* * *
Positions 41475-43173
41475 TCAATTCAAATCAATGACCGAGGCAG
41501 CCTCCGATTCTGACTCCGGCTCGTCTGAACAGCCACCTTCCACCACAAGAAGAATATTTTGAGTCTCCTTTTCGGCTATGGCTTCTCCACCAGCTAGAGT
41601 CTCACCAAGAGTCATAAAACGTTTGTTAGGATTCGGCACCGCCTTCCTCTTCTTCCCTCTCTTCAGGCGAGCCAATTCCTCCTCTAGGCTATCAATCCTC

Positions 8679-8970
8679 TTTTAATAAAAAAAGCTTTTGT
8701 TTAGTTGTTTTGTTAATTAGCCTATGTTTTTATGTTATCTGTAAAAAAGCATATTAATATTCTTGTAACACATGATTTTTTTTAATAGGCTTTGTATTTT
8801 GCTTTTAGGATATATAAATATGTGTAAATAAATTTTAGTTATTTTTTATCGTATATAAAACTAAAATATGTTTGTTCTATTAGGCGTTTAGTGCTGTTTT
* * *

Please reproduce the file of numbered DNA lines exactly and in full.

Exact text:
Positions 41475-43173
41475 TCAATTCAAATCAATGACCGAGGCAG
41501 CCTCCGATTCTGACTCCGGCTCGTCTGAACAGCCACCTTCCACCACAAGAAGAATATTTTGAGTCTCCTTTTCGGCTATGGCTTCTCCACCAGCTAGAGT
41601 CTCACCAAGAGTCATAAAACGTTTGTTAGGATTCGGCACCGCCTTCCTCTTCTTCCCTCTCTTCAGGCGAGCCAATTCCTCCTCTAGGCTATCAATCCTC

Positions 8679-8970
8679 TTTTAATAAAAAAAGCTTTTGT
8701 TTAGTTGTTTTGTTAATTAGCCTATGTTTTTATGTTATCTGTAAAAAAGCATATTAATATTCTTGTAACACATGATTTTTTTTAATAGGCTTTGTATTTT
8801 GCTTTTAGGATATATAAATATGTGTAAATAAATTTTAGTTATTTTTTATCGTATATAAAACTAAAATATGTTTGTTCTATTAGGCGTTTAGTGCTGTTTT